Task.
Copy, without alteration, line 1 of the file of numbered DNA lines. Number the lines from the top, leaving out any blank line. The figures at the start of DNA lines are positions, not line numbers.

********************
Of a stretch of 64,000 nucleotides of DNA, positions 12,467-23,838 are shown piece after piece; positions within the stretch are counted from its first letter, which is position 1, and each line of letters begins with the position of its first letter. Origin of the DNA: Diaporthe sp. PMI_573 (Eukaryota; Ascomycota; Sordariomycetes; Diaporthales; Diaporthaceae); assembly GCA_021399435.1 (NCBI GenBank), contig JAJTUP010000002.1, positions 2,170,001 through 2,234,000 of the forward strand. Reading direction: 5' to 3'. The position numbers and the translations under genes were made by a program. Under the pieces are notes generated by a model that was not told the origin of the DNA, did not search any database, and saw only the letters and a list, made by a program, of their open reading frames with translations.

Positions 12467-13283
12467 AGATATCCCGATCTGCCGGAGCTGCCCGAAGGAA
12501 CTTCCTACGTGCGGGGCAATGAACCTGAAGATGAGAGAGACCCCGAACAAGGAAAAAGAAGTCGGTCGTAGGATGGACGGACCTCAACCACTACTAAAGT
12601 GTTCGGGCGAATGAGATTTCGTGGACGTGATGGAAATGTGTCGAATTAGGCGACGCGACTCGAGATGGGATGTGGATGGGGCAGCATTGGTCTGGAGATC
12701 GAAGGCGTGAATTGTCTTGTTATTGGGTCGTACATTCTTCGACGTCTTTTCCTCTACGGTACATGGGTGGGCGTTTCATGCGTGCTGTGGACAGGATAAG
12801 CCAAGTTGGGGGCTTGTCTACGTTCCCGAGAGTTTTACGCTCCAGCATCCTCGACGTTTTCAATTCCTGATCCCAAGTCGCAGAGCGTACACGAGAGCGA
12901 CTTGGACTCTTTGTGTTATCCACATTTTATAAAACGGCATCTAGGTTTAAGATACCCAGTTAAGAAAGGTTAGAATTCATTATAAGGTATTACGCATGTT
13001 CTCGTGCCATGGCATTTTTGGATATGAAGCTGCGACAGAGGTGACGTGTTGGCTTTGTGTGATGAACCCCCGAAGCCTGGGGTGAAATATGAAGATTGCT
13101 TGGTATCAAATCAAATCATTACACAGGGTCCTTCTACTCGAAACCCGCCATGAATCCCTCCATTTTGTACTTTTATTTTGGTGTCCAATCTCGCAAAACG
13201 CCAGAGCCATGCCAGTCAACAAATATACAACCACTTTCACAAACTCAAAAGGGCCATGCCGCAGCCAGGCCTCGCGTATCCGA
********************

Of a stretch of 64,000 nucleotides of DNA, positions 12,467-23,838 are shown piece after piece; positions within the stretch are counted from its first letter, which is position 1, and each line of letters begins with the position of its first letter. Origin of the DNA: Diaporthe sp. PMI_573 (Eukaryota; Ascomycota; Sordariomycetes; Diaporthales; Diaporthaceae); assembly GCA_021399435.1 (NCBI GenBank), contig JAJTUP010000002.1, positions 2,170,001 through 2,234,000 of the forward strand. Reading direction: 5' to 3'. The position numbers and the translations under genes were made by a program. Under the pieces are notes generated by a model that was not told the origin of the DNA, did not search any database, and saw only the letters and a list, made by a program, of their open reading frames with translations.